Release date: May 20th 2015
Genres: Post-Apocalyptic, Science Fiction, Young Adult
Sixteen year old Wendy never knew the world before the Starvation. She’s learned to put her trust in her knives, and her confidence in her fighting ability. When the Skinnies attack her compound, she’s the lone survivor.
Injured and near death, Wendy is rescued and nursed back to health by mysterious strangers. Her saviors offer her a place among them, but trust has never been one of Wendy’s strengths, and suspicion soon leads to evidence that these people might be the group who killed her family.
The decision to get her revenge, and take the settlement down from the inside out is easy. Keeping her distance from those she must befriend in order to make it happen proves to be much more difficult.
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We caught up with the author Jo Schneider and this is what she had to say about her upcoming book Fractured Memories.
Can you tell us about your upcoming book? Why should anyone read it?
Fractured Memories is a kick a**, YA Post-Apocalyptic novel that ‘s one part action, one part horror, and one part fun.
I once heard an author say that when you tell people about your story, you should look and act as if you are telling them about the first time your baby said “ma ma.”. I totally feel this way about Fractured Memories. Wendy is a character that’s been rolling around in my head for a lot of years. Her friends have been lurking as well. They all have hopes, they all have dreams, they all have faced sorrows and horrors that hopefully none of us have to face. They’re scarred, but they’re still people, and they still care about others.
The world in the book has changed, but the ever-present need for friendship and trust will never die. That’s what this book is about. Wendy is alone, on a mission to avenge her family at any cost, when these pesky teenagers befriend her. Hard to plot revenge when someone is trying to make you laugh.
What was your favorite chapter (or part) to write and why?
Like all good stories, there’s a character that’s just a jerk. Think Malfory in Harry Potter. In FM, his name is Dennis. Wendy takes him down in a fight the first time they meet, and he’s pissed about it. In the middle of the book, he tries to extract his revenge, and what he does to Wendy is pretty terrible. But what Wendy does in return is bad enough to make me both flinch and let out an evil laugh at the same time.
It wasn’t in my original version of the story, but all of my beta readers felt as if Dennis had gotten off too easy. That is no longer the case. I honestly didn’t know I would get as much glee out of Wendy hurting him as I did.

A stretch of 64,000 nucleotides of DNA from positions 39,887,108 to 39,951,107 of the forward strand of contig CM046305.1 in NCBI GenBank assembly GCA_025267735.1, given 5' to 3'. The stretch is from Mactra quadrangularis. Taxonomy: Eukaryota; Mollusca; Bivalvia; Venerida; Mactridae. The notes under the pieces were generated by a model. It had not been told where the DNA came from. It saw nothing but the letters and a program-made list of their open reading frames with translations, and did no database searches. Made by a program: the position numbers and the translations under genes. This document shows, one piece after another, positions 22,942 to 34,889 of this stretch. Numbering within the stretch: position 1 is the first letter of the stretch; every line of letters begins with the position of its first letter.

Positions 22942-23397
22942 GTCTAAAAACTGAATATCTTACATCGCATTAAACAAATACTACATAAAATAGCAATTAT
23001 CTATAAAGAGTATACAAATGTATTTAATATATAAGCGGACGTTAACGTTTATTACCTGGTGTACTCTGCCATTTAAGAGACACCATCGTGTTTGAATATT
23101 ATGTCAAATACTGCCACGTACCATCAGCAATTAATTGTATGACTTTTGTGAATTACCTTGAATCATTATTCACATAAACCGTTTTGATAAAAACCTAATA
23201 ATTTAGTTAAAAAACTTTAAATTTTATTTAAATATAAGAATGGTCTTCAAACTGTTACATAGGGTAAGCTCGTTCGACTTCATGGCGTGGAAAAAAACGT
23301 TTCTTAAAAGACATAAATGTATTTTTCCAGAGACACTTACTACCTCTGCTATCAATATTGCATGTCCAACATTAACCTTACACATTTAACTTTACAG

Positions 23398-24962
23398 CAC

When did you first start writing, and when did you finish your first book?
I started writing when I was a young teenager. Maybe 13. If you read the dedication in Fractured Memories, it mentions my dad watching Aliens with me. Once I recovered from being too terrified to move off of my yellow bing bag, I started writing myself into the tale.
Don’t judge, many a writer has started with fan fiction.
Those were awful, and after college my writing waned a little. Then a friend wanted to start a writing group and asked me if I would help her. A few months after that a member of the group mentioned something called NanoWriMo. I’d never heard of it, and I was sure anyone who tried to write 50,000 words in a month was completely insane.
Two days before the month started, I scratched a loose plot on a scrap of paper while I was waiting to see the doctor about my knee that I almost took out in my Kempo class. That was the year I joined the insanity. I finished that novel and have done NanoWriMo for a good 10 years. It took me three years to finish the initial story that I started. After that, I just kept writing. Most of the early stuff is craptastic, but all the suckage has to go somewhere, right?
Where do you get your ideas? Where did the idea for this book come from?
My brain is a bizarre place. I’ve gotten book ideas while driving on the freeway, while in church (and not light, fluffy ideas, which is strange), while at dinner, while trying to work on something else (that’s just mean, by the way) and in dreams.
The very first shadow of Fractured Memories that I had was while I was in college. Too many years ago to count. I had this dream. In it I woke up and found myself on a round bed in a cave. I had no idea where I was or who I was. There was a man sitting at a desk trying to do some paperwork by candle light. He looked like the guy who plays Goose in Top Gun. I said something and scared him half to death. When he turned to look at me, he asked if I was okay.
And that’s when I woke up.
The scene isn’t in the book. As a matter of fact, the only thing left of the dream in the story is Wendy (who is not me–I’m not nearly that cool or traumatized) waking up and not knowing where she is. The part that remains is the feel of the dream. It was dark and cold and felt so alone. Wendy gets all of that. Poor kid.
Describe yourself in four words.
Evil and easily amused.
About the Author
Author of Babes in Spyland, New Sight-YA fantasy out April 2014, wearer of a black belt in Kempo and always in search of the next cool place to visit!
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